Chapter 17: Community Preservation: Residents, Municipalities and the State Collaborating for Smarter Growth, by Priscilla Geigis, Linda Silka and Elisabeth M. Hamin

Appendix A: Indicators of Community Preservation, by Elisabeth M. Hamin

Contributor Biographies


Mojave Lands: Interpretive Planning and the National Preserve

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Elisabeth M. Hamin

Johns Hopkins University Press, 2003

Editorial Reviews

"This is a rich and rewarding book about a deeply divisive issue. I am very impressed by the extent to which Hamin interviewed key participants and let them speak for themselves. It is an important contribution to the environmental planning and land use literature."--James A. Throgmorton, University of Iowa

"Hamin's narrative approach brings the human concerns of environmental conservation to the fore. Mojave Lands makes a compelling and original contribution to environmental planning theory and practice."--Frederick Steiner, Dean of the School of Architecture at the University of Texas at Austin

Book Description

Controversy inevitably accompanies attempts at land protection, even in cases of large, uninhabited, economically marginal locations. In 1994, for example, the California Desert Protection Act created the Mojave National Preserve, the third largest national park in the lower forty-eight states. The act transferred three million acres of southern California desert from the Bureau of Land Management to the National Park Service. As a result, explains Elisabeth M. Hamin, the National Park Service became a multiple-use manager, balancing its official mission of environmental protection with oversight of such activities as hunting, ranching, and mining.

In Mojave Lands: Interpretive Planning and the National Preserve , Hamin explains how this new role came about. Drawing on interviews with people on various sides of the issue -- from mining lobbyists to local ecotourism operators, legislators to gun advocates -- she shows how the differing parties argued and compromised over land protection. From their success, Hamin derives lessons for reimagining national parks to achieve broadly shared goals.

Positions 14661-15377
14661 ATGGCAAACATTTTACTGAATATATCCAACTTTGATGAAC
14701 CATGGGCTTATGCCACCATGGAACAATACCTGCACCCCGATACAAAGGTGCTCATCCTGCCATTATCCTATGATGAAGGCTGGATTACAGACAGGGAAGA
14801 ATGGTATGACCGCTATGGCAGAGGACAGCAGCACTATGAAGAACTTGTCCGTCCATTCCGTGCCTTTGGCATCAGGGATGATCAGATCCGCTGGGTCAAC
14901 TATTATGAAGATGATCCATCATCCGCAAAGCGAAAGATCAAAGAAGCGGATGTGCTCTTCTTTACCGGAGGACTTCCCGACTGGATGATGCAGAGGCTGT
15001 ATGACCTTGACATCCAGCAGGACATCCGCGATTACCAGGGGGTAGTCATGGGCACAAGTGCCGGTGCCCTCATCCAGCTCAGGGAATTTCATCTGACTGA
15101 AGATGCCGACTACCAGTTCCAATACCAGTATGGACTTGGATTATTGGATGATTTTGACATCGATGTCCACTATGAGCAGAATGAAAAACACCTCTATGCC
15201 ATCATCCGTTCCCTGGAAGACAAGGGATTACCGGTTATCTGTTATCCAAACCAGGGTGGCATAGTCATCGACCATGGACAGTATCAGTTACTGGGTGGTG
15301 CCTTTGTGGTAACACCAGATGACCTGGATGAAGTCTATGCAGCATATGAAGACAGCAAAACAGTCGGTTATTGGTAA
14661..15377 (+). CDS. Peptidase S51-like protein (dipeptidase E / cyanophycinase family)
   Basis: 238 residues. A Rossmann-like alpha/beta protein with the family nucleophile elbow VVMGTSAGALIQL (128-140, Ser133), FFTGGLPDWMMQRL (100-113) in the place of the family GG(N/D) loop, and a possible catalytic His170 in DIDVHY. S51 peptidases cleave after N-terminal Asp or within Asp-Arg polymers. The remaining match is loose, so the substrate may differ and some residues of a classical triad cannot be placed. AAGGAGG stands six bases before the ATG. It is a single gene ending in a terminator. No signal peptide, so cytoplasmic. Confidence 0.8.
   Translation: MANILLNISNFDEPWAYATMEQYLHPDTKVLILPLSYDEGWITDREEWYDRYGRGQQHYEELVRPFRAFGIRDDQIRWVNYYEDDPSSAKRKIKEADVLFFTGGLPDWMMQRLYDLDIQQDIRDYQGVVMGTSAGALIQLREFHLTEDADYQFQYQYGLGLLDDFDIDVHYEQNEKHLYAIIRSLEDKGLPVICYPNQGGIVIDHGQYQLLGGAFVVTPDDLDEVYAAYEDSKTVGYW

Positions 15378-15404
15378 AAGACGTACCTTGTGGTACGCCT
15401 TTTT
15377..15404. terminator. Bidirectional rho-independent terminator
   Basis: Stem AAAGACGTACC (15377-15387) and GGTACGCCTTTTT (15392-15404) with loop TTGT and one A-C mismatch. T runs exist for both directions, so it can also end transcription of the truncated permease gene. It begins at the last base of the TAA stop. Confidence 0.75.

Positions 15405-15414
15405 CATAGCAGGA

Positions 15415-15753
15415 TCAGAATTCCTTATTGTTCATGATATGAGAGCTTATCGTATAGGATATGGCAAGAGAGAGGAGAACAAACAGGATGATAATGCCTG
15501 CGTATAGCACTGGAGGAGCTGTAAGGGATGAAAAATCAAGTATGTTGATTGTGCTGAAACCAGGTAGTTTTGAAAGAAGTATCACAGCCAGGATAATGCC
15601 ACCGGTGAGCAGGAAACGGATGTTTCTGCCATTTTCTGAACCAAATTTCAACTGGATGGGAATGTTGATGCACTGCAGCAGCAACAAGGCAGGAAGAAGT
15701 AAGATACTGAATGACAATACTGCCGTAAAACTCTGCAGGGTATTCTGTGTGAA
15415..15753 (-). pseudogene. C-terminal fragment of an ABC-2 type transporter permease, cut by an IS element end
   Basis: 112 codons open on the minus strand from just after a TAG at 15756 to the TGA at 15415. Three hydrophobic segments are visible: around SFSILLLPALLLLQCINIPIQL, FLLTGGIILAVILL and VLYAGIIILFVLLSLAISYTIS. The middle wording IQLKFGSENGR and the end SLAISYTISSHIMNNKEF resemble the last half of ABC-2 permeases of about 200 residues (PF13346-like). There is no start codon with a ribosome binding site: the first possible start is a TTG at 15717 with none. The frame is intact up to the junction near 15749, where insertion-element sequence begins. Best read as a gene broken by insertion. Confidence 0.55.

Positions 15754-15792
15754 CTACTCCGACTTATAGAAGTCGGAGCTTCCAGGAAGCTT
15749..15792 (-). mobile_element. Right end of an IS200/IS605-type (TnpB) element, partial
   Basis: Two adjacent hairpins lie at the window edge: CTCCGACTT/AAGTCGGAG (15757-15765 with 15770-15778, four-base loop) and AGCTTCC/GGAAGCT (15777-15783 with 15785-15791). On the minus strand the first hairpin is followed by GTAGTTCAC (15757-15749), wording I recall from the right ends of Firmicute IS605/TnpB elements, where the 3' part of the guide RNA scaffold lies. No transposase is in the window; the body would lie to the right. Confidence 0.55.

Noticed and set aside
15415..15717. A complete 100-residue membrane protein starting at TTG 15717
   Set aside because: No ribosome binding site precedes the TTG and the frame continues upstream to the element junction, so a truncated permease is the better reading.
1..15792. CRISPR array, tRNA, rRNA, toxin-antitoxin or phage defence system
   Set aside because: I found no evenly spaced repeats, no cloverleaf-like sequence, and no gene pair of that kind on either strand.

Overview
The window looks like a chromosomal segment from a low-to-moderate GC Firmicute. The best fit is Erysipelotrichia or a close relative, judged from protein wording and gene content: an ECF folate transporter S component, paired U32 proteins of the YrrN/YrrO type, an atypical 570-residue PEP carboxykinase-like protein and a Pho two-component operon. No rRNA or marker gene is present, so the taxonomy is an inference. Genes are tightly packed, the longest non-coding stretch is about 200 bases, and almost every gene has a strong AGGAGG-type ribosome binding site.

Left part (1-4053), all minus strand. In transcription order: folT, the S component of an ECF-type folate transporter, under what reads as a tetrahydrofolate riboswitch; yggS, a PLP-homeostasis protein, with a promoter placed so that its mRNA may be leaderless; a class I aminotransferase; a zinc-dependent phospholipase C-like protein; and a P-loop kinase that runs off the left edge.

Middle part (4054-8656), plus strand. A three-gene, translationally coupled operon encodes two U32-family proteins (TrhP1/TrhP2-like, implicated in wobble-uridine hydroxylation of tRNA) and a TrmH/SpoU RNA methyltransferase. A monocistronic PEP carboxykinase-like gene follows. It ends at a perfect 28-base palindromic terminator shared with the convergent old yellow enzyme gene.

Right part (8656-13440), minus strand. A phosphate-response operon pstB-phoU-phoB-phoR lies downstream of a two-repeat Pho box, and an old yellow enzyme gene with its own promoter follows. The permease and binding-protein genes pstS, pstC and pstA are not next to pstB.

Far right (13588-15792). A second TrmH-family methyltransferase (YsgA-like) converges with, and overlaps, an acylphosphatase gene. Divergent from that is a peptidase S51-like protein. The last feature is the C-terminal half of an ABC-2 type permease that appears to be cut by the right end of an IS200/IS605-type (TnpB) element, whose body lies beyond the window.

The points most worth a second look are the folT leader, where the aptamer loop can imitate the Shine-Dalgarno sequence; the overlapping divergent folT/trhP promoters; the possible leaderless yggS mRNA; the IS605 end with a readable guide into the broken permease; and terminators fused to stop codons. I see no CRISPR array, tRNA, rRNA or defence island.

Introducing the concept of "interpretive planning" -- a method that takes into account conflicting views of all interested parties -- she offers explicit steps for the planner and policy analyst to use. This book will appeal to scholars and students in environmental studies, planning and landscape architecture and history, as well as professionals in planning, resource management, the National Park Service, and related conservation organizations, public and private.

Other reviews of Mojave Lands:

Book Review by Gerald Hillier, Journal of Planning Education and Research, Mar 2005; vol 24: pages 342 - 343.

Book Review by Laura R. Musacchio, Landscape Journal 24:1–05, pages 100-101.

Book Review by Timothy P. Duane, Journal of the American Planning Association , Summer 2005, Vol. 71 Issue 3, p346-346.